Edward Snowden, who released a trove of NSA surveillance documents to journalists in 2013, was among those who received the Right Livelihood Award on Monday in Sweden's parliament. Snowden's award citation said he was being awarded "for his courage and skill in revealing the unprecedented extent of state surveillance violating basic democratic processes and constitutional rights."
The Right Livelihood Award is considered the "Alternative Nobel" by many who believe that the Nobel has become a politically motivated award. The Right Livelihood Award is broader in its areas of recognition than the Nobel, including Snowden's award for Human Rights.
Snowden was unable to attend the awards ceremony in person due to the outstanding warrants the United States has for his arrest and because his passport has been revoked. Instead, he delivered his address to the ceremony from Moscow via a Google Hangout that was shown on a large screen. Normally, when someone is unable to receive the award in person, it is accepted on that person's behalf by someone who will give it to the recipient. In Snowden's case, though his father and several friends and supporters were present, the award will be held in Stockholm in the hopes that he will soon be able to travel there to receive it in person. Snowden and his supporters are hopeful that he will be able to receive asylum in a Western European country. The support Sweden's parliament showed in Snowden's Right Livelihood Award is an encouraging sign that that may happen sooner, rather than later. The Guardian noted that Jakob von Uexküll, who is responsible for establishing the award, told Snowden during the award ceremony — with the parliament present — "So Mr. Snowden, your Right Livelihood Award is waiting for you. We trust that Sweden will make it possible for you to collect your award here in Stockholm in person in the very near future."
In receiving the award, Snowden said that he was not alone — that the award was not singular but collective: "I can only accept this collectively. This award recognizes the work of so many, not just over recent years, but over decades, who recognize that human rights is a new name for an old concept, the concept of liberty." He spoke of others who, like himself, have suffered persecution and threats from governments. Snowden is in exile in Russia and is unable to return to the United States due to pending charges that could result in him spending 30 years in prison. He said that though this is not likey to change anytime soon, he stands by what he did and would do it again, "All the prices we've paid, all the sacrifices we've made, I believe we would do again, I know I would do again. Because this was never about me.... This is about our rights, the kind of society we want to live in, the kind of government we want to have, the kind of world we want to make for the next generation."
Addressing the nature of the information he provided to journalists, Snowden said that governments around the world are living in, and promoting, great fear. Because of new threats, these governments are sacrificing the liberty of their people in hopes of security. He reminded the audience that the concept of mass surveillance, done in secret and without the consent of the people, is wrong. "When it comes to governments ... these institutions are founded on the principle of the consent of the governed, and the consent of the people is not meaningful if it is not informed."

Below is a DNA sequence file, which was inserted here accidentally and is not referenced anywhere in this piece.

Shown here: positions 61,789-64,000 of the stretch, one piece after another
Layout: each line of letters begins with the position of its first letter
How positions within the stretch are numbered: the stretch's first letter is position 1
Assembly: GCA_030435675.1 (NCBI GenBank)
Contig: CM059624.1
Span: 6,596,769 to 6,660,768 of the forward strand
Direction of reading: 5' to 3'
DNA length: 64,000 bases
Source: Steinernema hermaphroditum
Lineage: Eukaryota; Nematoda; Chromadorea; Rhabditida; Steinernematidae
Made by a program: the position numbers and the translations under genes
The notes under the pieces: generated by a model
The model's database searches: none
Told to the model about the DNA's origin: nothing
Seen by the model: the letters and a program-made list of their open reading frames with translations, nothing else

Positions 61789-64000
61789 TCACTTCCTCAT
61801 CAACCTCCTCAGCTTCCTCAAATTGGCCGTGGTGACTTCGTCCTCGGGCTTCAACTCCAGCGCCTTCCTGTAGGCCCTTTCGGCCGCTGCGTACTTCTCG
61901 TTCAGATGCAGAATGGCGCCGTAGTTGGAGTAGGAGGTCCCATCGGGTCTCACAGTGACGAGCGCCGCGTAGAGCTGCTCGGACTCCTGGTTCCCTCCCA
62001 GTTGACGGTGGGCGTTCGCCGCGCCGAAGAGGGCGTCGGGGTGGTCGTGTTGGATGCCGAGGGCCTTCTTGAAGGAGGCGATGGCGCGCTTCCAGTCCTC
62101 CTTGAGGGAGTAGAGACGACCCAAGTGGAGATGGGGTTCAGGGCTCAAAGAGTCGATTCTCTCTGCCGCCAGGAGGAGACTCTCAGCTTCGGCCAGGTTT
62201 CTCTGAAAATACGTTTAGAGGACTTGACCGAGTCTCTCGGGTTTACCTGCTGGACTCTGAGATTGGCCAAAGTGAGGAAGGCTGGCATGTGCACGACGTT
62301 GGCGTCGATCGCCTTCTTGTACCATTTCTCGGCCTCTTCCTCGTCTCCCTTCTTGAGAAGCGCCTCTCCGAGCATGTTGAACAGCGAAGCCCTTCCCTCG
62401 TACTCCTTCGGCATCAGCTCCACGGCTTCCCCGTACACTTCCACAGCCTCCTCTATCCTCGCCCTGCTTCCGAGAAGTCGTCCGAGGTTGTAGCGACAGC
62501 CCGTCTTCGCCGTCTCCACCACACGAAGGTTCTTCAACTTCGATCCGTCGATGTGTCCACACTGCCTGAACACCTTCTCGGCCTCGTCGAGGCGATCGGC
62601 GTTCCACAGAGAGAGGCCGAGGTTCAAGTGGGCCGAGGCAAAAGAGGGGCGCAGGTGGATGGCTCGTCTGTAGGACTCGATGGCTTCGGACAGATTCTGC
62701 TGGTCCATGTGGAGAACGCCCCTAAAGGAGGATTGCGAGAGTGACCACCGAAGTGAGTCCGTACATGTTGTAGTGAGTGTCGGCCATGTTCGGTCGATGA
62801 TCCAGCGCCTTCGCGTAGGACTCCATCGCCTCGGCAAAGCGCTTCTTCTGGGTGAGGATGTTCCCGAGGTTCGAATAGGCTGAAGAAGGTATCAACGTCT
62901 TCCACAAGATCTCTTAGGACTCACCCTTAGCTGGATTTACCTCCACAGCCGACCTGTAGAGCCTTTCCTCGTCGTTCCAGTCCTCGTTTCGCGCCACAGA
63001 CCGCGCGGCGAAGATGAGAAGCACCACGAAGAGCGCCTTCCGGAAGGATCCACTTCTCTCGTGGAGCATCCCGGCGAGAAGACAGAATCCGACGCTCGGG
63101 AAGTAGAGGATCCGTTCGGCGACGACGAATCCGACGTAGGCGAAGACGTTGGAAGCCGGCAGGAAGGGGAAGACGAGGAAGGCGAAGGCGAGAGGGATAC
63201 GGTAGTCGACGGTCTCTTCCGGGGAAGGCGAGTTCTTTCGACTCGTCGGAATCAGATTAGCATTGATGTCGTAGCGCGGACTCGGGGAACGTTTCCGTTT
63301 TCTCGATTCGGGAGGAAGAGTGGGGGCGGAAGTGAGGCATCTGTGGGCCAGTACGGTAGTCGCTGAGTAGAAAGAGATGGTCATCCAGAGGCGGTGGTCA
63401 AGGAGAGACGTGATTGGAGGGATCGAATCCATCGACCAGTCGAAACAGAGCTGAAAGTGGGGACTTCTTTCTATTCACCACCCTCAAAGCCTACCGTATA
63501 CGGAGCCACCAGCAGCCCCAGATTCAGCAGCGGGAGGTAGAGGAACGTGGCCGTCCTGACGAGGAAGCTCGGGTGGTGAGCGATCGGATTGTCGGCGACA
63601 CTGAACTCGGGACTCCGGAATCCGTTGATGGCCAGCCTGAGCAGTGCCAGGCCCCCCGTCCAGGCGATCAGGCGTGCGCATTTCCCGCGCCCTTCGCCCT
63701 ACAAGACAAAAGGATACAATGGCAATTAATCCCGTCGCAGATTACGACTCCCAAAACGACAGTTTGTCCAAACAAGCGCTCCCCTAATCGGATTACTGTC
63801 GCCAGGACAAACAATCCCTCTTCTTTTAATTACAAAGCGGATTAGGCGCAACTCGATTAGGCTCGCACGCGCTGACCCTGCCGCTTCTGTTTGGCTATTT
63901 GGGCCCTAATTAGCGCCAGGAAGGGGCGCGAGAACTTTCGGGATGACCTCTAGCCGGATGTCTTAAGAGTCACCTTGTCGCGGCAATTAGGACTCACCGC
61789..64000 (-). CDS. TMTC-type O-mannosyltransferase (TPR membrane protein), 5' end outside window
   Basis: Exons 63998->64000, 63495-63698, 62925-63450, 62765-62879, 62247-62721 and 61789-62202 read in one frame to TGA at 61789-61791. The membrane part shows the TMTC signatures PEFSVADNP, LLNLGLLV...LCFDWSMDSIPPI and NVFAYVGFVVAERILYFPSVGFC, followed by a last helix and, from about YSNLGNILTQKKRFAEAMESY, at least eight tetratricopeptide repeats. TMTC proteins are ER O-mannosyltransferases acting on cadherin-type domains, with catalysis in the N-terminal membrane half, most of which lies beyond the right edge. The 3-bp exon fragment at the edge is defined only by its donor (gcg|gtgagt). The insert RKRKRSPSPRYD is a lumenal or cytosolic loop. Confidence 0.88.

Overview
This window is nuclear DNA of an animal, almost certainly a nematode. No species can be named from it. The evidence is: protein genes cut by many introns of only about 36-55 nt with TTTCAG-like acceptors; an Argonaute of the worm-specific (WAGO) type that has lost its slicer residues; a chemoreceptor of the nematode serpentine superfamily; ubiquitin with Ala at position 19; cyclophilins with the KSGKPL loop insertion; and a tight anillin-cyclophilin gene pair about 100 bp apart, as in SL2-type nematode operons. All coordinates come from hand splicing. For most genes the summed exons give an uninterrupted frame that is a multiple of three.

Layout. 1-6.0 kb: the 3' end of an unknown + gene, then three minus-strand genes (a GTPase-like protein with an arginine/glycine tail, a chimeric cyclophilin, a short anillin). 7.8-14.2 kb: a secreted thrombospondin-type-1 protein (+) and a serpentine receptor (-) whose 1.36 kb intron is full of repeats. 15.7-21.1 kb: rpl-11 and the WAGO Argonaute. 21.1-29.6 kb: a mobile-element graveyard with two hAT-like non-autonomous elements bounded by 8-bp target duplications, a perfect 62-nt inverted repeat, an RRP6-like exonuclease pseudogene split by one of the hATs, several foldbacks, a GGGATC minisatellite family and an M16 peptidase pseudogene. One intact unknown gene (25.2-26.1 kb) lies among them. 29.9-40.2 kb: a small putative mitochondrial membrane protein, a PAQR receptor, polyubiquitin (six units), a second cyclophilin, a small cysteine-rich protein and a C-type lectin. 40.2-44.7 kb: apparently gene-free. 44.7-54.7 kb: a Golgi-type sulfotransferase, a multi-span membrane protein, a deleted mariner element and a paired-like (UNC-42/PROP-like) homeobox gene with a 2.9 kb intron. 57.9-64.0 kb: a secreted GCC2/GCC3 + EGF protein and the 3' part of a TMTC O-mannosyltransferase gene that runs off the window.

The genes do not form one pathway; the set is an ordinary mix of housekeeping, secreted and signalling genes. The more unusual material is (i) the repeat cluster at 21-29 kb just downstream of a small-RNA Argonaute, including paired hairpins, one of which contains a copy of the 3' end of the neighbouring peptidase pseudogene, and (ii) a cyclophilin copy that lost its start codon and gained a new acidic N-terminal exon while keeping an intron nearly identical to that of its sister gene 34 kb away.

Snowden was considered an "honorary recipient," meaning there was no monetary prize associated with his award. He shared this distinction with Alan Rusbridger, editor at The Guardian, who spoke of Snowden in his own acceptance speech. "One of the challenges Snowden poses for us is the recognition that there is no such thing as the public interest. No such thing as one single, monolithic interest that overrides all others."
At the end of his acceptance speech, Snowden spoke of his optimism for the future. He said that the public debate that has followed the revelations of mass surveillance by governments has already begun to produce reform, though, he added, "There is so much more to do." He also called for the UN to get more involved in the issues of privacy and digital rights by creating a special board to "insure that no matter where the agency operates, no matter where the technology is placed, no matter what country is deciding that they face new and novel threats that require new narrowments of our rights, we stand for liberty." This is the one dark spot in an otherwise thoughtful and thought-provoking address. Most who stand for liberty and have taken an objective view of the UN would not seek to allow them to expand their reach into the affairs of the governments of the world. Certainly, the rights of people to have privacy and exercise digital liberty are important. Governments need to held accountable. But the UN is not the body to do that. It falls to the people of the nations involved to preserve those rights.